Newsletter-Summer 2015

September 1, 2015
Growing Intentional Families Together

June 2015  |  Volume 2 Issue 2

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Color you father,
Color you love!

Happy Father’s Day!

Welcome to the GIFT Newsletter

GIFT coaches know that adopted families, like those formed exclusively by birth are fundamentally the same: parents and children love and are committed to one another forever. We also know that many times the adoption journey included more twists, turns, and an array of “intermediaries” (social workers, lawyers, etc.) than in the creation of a biological family. We found, too, that often there was a gap in the services required to navigate some of the challenges we faced. In fact that is how GIFT came into being -- we became the resources we needed but did not have. Coaching helped to fill the void and our families began to heal, connect, even flourish.
Today as professional adoption coaches, our work supports the love and commitment adoptive families have made to one another. We know that adoptive families who have the courage to “see” the entire scope of adoption will reap huge benefits. We move beyond the fairytale, get real and deal with the reality that can fill a home. Neither parent nor child needs to play a role of perfection but instead, savor the blessings and then gird themselves for any challenges. These children and parents enjoy the freedom to be authentically themselves—warts and all!  Enjoy this edition of the GIFT newsletter!

Lynn Cooper, President, GIFT Family Services, LLC

From the GIFT Blogs

Adoptive Family Milestones–Ordinary and Extraordinary

During the last month or so, our family has celebrated several family milestones. My son turned thirty. My husband turned sixty-seven. We observed our forty-fourth (!) wedding anniversary. With great hoopla (and decked out in costumes,) we gathered for a baby shower in honor of our first grandchild. In a few days our daughter will marry the love of her life on the Mendinhall Glacier in Alaska. Four days after that, she will celebrate her twenty-eighth birthday. Phew, that’s a lot of benchmarks. All these were special yet pretty ordinary for a typical family.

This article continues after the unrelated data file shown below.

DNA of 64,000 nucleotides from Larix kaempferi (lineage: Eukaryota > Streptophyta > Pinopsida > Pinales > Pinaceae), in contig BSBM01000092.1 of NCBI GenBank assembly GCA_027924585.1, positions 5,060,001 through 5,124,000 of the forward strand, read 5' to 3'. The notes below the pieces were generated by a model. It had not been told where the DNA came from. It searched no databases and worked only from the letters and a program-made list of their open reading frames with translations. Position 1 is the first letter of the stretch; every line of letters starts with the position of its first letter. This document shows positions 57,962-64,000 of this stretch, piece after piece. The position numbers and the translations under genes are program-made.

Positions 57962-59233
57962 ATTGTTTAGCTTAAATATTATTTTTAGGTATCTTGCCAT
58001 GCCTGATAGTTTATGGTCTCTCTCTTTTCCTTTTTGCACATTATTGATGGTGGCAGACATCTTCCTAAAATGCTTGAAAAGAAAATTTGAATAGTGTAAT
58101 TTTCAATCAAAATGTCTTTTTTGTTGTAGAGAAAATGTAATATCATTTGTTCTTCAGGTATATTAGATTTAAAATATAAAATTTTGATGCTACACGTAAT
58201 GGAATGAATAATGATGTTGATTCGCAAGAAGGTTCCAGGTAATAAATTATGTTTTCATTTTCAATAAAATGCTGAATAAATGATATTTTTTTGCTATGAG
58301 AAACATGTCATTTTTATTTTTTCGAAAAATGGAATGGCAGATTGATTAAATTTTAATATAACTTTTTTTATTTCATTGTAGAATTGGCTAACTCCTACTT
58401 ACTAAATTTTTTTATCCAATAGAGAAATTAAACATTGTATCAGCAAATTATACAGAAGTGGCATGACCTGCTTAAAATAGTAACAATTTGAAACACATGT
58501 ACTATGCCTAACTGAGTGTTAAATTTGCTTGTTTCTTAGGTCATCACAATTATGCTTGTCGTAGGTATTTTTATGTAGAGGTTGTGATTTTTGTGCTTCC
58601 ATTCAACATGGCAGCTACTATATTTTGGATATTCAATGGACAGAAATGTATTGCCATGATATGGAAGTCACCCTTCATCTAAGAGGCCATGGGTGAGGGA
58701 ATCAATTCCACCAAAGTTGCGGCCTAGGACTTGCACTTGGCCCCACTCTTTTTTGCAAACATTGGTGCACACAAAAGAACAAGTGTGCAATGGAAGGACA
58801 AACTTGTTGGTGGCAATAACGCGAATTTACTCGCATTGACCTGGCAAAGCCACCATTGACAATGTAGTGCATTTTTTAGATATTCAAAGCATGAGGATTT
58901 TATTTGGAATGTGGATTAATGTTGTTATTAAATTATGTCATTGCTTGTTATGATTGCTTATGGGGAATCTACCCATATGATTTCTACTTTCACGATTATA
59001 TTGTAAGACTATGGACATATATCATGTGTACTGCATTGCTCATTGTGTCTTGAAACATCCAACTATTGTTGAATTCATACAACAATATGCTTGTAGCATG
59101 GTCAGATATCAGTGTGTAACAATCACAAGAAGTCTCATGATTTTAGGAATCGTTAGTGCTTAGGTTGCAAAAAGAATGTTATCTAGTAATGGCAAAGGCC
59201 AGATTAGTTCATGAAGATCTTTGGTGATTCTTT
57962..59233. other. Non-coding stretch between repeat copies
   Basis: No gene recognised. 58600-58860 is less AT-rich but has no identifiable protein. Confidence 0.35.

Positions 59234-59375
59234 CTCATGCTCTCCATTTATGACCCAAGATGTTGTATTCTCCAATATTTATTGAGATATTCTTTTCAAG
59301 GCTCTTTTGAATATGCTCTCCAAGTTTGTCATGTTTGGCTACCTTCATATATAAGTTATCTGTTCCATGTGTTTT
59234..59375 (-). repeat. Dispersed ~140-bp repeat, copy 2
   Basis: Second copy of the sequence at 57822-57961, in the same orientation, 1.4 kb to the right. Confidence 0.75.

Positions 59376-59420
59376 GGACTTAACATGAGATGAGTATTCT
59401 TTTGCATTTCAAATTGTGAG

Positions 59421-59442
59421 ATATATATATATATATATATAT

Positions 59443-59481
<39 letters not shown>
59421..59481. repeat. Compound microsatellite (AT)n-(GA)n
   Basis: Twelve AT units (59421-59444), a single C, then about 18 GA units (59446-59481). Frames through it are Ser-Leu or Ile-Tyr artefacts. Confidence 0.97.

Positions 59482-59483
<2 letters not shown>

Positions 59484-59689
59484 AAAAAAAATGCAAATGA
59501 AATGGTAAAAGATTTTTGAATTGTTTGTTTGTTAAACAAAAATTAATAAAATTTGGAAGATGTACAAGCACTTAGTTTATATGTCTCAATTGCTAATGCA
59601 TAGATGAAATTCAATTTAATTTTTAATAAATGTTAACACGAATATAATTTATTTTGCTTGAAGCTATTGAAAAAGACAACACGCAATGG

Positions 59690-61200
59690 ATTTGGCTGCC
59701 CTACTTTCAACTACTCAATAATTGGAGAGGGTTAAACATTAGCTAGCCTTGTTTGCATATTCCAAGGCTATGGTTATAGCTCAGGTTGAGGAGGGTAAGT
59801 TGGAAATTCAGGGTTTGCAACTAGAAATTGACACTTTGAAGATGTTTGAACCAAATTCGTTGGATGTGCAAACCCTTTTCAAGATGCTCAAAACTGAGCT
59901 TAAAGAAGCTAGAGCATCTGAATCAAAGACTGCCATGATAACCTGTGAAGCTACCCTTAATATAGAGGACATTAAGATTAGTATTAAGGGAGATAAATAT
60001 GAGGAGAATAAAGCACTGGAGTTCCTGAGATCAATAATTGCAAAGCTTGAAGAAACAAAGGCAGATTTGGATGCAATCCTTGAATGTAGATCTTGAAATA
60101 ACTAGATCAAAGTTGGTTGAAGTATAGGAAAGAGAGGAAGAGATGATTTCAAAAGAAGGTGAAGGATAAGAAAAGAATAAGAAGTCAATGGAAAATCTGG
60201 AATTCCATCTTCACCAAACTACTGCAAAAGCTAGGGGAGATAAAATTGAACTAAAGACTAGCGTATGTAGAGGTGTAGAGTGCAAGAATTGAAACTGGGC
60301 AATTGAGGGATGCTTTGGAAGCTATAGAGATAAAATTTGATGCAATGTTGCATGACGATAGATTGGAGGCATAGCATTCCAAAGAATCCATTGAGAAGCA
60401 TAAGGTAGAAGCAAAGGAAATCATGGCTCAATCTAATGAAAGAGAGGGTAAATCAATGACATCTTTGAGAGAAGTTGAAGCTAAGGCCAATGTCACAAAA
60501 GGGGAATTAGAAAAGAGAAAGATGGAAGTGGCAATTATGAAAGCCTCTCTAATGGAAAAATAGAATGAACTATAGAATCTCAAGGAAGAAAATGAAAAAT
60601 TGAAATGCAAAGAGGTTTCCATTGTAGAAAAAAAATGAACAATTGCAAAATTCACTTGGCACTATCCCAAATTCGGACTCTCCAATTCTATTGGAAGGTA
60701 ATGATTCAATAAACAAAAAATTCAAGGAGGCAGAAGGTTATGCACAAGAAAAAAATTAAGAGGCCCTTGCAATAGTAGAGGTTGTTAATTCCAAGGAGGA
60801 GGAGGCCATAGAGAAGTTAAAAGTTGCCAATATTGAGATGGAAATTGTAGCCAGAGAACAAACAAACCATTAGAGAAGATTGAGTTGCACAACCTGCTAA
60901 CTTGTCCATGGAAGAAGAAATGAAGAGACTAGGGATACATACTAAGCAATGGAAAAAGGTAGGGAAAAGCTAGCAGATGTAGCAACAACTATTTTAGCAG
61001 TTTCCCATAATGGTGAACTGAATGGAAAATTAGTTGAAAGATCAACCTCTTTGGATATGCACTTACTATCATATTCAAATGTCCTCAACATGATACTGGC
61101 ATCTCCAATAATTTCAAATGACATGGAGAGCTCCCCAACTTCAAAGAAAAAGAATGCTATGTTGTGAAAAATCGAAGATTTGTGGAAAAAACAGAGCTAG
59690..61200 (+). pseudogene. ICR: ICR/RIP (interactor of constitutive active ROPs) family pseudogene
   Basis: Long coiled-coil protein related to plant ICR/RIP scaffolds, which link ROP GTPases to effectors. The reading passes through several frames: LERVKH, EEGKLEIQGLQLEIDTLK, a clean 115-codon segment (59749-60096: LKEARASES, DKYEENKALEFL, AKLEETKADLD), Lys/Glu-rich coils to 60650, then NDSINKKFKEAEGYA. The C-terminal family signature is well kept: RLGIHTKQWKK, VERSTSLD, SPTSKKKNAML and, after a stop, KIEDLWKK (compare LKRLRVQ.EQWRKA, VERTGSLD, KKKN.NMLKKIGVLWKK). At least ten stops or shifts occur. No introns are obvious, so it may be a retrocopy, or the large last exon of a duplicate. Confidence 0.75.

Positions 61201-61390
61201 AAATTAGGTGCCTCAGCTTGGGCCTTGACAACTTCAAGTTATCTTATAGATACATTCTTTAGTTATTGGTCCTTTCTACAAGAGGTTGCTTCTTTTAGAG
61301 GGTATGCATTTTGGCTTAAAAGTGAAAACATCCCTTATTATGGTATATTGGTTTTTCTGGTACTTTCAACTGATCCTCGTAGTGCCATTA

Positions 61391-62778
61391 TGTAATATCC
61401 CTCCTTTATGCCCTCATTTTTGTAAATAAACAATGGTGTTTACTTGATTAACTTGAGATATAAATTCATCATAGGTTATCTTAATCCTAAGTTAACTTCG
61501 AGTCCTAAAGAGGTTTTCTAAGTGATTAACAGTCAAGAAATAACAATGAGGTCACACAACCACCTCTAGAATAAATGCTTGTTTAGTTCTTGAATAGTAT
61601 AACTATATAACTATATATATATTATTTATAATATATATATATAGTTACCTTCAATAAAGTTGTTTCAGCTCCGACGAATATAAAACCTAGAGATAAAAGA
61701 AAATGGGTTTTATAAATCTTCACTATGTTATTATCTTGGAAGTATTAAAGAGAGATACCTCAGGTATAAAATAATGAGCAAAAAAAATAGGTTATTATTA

This got me thinking about two additional—and extraordinary—events we will honor in June and July respectively: the Homecoming of each of our children.  Read More

Adoptees Share Their Hard-Won Wisdom

I recently read Adoptee Survival Guide. This collection of stories compiled by Lynn Grubb opens a window into the actual experiences of adoptees who are now adults.  Each shares their personal truth and offers insight into how we can support adoptees as their parents, partners and peers. Much of their message is painful to hear because it shines a light on the dark underbelly of adoption that is grounded in loss, grief and pain. Truth is often difficult to confront and it is important that we acknowledge and deal with it. Living with or in a lie is far more detrimental for all.

The message this book delivers is clear: Tell the truth; share it with respect and compassion; honor the reality of adoption—not only the benefits, but also the co-existing grief, loss, pain, identity confusion and ambivalence.  Read More

The Coaches' Check-In Corner:

Coach Sally Ankerfelt